Feral: The rise of an alarming new trend in the UK, as dogs are increasingly being used as weapons by Britain's new generation of thugs.
It's been obvious to those working in animal welfare that this has been an increasing trend, and recent statistics produced by the RSPCA put an objective slant on the issue. Sixty-six per cent of all calls to the RSPCA about dog fighting last year involved youths fighting their animals in public places. This compares with 37 per cent in 2007.
... The figures tie in with the increasing trend amongst teenagers and young males for using stereotypically macho-type dogs as weapons of intimidation in urban areas of England and Wales.
The problem isn't limited to London. Areas including Merseyside, West Yorkshire, and the West Midlands have also seen a trend for young people using dogs to intimidate or attack other people and animals.
Initiative: The case for private solutions to the public problem of Somali piracy.
The international effort to combat piracy involves many navies operating in separate alliances, working with different rules of engagement in poorly coordinated operations. As governments fail, private security companies move to fill the void.
One such company, US-based Phoenix Intelligence Support, initiated a private sector conference in Cairo this week to discuss what it calls "real solutions" to the piracy threat. Speaking on phone from Cairo, Phoenix managing director William Fielding said so far a group of companies operating almost 1,000 ships have expressed interest in his protection services.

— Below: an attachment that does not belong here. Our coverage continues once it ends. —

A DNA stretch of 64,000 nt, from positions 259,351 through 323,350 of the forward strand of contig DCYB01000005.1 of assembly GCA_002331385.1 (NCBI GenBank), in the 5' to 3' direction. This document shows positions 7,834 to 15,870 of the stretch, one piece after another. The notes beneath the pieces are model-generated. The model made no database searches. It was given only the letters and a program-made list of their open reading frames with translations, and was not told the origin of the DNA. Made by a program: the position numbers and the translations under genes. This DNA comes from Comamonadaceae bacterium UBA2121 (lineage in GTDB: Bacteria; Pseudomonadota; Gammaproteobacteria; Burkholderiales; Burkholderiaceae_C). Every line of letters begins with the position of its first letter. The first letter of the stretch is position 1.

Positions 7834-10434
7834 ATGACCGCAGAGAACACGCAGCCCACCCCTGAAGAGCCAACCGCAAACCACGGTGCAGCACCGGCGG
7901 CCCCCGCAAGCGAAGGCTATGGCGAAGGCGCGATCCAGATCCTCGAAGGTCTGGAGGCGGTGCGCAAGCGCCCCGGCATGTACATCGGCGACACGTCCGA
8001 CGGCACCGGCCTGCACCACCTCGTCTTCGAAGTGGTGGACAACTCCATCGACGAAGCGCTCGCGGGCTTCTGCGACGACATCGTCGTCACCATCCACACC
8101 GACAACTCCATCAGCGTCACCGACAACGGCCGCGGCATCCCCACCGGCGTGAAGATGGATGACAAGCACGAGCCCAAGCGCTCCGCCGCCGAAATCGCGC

"The ideal situation would be to never have a pirate come on board a ship at all," Mr. Fielding said. "We are looking at the most humane ways to deter anyone from getting on board the ship, but we need to be true to our customers as well."
Mr Fielding said his company plans to install teams on board vessels, armed with high pressure hoses, long range acoustical devices and, as a last resort, conventional weaponry. The company also intends to employ airplanes to spot pirates at sea.
"We want our philosophy to be, just keep them off board the ship the gentlest way possible."
Mr Fielding argues the private sector can thwart pirates in a simple and cost-effective manner, while navies lack the resources to patrol enough ocean.
Synaesthesia: Hearing shapes? Tasting sounds? Just how separate do our senses remain as we navigate our way through life's challenges? Interesting article studying our capacity to blend sensory experiences together when we try and figure out what's going on around us.
It seems our brains may use these synaesthetic associations, says Professor Spence, "to combine all of the different sensory cues that are hitting our receptors at any one time".
"If there are lots of other visual events at the same time, for example, if I'm at a noisy party, how do I know which face goes with which voice?" he asked.